Among the series of books recently released about Jesus, the most serious entry is James Tabor's The Jesus Dynasty. The author is a professor at the University of North Carolina and has spent a great deal of time on archaeological digs in Israel. For Tabor and other scholars, one thing is clear: The Bible is difficult to believe. What does a historian do with a book that claims God was born as a human to a virgin, later died and was resurrected? The simple answer is to explain such problems away.
Professor Tabor's Jesus Dynasty is a fascinating combination of historical and archaeological detail mixed with bits of naturalistic, "historical" explanation. He introduces the Virgin Birth as Christianity's "fundamental theological dogma":
But history, by its very nature, is an open process of inquiry that cannot be bound by dogmas of faith. Historians are obliged to examine whatever evidence we have, even if such discoveries might be considered shocking or sacrilegious to some. The assumption of the historian is that all human beings have both a biological mother and father, and that Jesus is no exception. That leaves two possibilitieseither Joseph or some other unnamed man was the father of Jesus. (Emphasis his).
I start my overview here, because here we have stated a historiolgraphical dogma. (Note Tabor's phrases: "by its nature cannot be are obliged assumption is no exception.") Even before we look at the evidence or consider the possibilities, we have the Bible's explanation ruled out. This is the dilemma the Bible poses for those who wish to explain its claims while denying that God is capable of doing unique things.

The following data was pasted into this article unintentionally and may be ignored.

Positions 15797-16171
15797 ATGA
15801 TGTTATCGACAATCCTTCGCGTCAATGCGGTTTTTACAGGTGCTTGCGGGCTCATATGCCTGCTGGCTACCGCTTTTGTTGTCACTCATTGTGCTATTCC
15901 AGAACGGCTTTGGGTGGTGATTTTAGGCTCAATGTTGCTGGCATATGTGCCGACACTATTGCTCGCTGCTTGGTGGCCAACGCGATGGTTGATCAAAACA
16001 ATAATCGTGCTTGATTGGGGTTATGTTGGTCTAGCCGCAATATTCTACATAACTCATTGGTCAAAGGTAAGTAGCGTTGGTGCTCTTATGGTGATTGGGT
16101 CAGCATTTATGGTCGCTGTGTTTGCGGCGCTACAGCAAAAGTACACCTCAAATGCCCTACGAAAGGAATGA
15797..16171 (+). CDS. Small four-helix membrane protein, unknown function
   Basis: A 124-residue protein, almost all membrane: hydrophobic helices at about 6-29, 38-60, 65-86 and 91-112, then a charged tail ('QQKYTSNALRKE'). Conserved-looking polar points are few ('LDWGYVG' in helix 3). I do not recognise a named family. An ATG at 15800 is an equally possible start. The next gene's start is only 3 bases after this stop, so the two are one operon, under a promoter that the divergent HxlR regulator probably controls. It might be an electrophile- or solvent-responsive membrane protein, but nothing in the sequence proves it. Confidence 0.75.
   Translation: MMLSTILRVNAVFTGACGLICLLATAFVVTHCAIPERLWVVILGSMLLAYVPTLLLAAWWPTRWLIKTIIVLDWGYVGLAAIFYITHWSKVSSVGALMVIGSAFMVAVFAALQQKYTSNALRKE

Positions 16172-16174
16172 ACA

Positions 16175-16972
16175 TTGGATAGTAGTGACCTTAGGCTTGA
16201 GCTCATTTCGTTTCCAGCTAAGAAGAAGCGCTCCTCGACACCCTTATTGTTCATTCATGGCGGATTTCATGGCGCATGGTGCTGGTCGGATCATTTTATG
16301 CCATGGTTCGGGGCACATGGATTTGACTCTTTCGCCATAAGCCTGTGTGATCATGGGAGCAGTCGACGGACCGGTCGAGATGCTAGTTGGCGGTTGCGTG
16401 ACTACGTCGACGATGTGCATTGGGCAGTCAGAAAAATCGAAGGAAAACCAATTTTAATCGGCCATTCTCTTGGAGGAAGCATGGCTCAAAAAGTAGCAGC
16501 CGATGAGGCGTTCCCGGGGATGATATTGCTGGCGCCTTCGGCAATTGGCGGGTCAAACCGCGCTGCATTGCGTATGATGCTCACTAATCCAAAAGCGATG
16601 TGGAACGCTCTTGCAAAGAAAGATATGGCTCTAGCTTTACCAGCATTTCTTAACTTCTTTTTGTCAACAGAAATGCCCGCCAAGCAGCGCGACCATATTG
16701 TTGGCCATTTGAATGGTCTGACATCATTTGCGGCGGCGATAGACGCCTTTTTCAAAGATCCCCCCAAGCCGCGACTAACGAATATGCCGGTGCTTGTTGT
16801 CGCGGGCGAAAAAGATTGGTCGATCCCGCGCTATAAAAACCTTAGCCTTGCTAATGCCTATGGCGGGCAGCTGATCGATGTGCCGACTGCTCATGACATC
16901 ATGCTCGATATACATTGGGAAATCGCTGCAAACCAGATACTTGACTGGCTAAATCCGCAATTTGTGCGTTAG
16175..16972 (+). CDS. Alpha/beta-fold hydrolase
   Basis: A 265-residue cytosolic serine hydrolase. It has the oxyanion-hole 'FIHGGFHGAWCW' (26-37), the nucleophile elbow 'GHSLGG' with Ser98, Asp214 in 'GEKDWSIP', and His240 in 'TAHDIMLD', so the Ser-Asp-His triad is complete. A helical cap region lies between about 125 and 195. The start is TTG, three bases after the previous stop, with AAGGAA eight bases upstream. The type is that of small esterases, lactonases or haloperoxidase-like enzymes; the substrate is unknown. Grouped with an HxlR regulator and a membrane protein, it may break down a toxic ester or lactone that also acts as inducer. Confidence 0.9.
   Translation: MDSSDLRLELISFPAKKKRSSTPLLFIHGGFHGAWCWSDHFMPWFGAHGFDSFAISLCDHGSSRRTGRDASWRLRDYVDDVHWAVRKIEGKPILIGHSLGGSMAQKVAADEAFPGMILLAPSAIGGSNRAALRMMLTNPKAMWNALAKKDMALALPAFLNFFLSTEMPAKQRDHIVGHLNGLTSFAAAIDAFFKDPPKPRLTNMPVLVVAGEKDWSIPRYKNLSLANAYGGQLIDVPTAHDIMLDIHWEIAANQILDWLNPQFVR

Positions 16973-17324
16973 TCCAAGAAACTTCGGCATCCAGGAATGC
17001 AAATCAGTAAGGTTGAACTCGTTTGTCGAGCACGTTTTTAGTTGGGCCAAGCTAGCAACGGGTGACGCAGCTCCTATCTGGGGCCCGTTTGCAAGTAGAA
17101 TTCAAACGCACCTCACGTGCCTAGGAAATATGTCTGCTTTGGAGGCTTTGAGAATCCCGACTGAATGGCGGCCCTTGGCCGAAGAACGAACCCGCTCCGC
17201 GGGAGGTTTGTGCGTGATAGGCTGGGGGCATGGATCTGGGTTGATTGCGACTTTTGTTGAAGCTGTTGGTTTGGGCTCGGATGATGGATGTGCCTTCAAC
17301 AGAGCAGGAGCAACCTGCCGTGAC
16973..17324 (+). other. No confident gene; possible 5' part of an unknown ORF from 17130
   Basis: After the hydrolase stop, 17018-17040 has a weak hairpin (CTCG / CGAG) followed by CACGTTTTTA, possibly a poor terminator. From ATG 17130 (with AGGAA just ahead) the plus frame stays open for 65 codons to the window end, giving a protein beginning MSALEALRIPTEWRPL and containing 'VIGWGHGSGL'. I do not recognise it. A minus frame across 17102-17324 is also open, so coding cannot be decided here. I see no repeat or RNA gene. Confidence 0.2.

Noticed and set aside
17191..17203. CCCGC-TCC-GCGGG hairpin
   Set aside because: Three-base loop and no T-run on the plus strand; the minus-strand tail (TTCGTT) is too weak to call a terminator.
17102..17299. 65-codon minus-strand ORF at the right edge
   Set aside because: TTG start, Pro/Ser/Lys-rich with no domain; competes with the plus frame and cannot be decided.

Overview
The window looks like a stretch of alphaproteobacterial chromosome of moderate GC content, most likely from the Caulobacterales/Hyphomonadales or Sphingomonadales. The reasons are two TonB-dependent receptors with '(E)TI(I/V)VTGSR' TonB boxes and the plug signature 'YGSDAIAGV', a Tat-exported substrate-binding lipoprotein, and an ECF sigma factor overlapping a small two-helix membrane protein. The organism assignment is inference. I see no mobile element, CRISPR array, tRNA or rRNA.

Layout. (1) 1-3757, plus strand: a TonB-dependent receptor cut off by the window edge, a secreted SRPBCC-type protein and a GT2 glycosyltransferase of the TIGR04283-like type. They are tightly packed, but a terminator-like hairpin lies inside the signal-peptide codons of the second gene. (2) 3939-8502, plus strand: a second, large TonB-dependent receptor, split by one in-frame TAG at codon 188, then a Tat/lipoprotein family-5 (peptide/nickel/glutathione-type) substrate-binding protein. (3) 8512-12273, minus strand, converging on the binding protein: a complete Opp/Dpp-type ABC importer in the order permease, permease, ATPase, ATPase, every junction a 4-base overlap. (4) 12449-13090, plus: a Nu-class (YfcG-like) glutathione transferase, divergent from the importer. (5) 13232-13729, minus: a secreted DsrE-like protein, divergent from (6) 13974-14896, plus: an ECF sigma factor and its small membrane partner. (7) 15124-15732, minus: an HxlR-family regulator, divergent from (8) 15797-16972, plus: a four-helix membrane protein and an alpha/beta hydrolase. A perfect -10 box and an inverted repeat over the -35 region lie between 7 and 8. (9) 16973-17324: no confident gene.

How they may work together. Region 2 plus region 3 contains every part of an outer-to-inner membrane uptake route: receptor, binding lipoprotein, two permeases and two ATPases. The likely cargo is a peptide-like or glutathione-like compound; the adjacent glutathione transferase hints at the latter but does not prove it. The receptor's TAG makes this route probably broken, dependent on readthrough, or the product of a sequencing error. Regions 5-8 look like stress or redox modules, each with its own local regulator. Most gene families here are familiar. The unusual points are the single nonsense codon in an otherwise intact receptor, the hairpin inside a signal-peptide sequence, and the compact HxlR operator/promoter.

The Dynasty Theory
Despite Tabor's mostly excellent historical work, his assumptions force him to conclusions far from what historical documents would suggest. Tabor's study is an intriguing look at how one very competent Bible historian attempts to appropriately root Christian origins in first-century Judaism while reacting whenever that testimony violates Tabor's assumptions. Tabor often heads off these discussions by ending paragraphs with a series of "perhaps" sentences designed to redirect one's view. Otherwise the book is filled with solid detail about the first-century Jewish world and its customs. This includes numerous appeals to key textual evidence from Jewish and early Christian sources. Discussions of ossuaries and how the temple was managed and policed are well done and presented with very effective vividness. These are but two of many such examples throughout the book that make it worth reading.
But let us turn to Tabor's main thesis and its motivation. Tabor writes clearly about his claims regarding the historical Jesus. His summary on pages 308 to 314 outlines his thesis about a thoroughly human story (emphasis his). He argues Jesus had a human mother and father (someone other than Joseph). Jesus also had five siblings, including four who became members of his self-selected council of the twelve, what we know as the twelve apostles.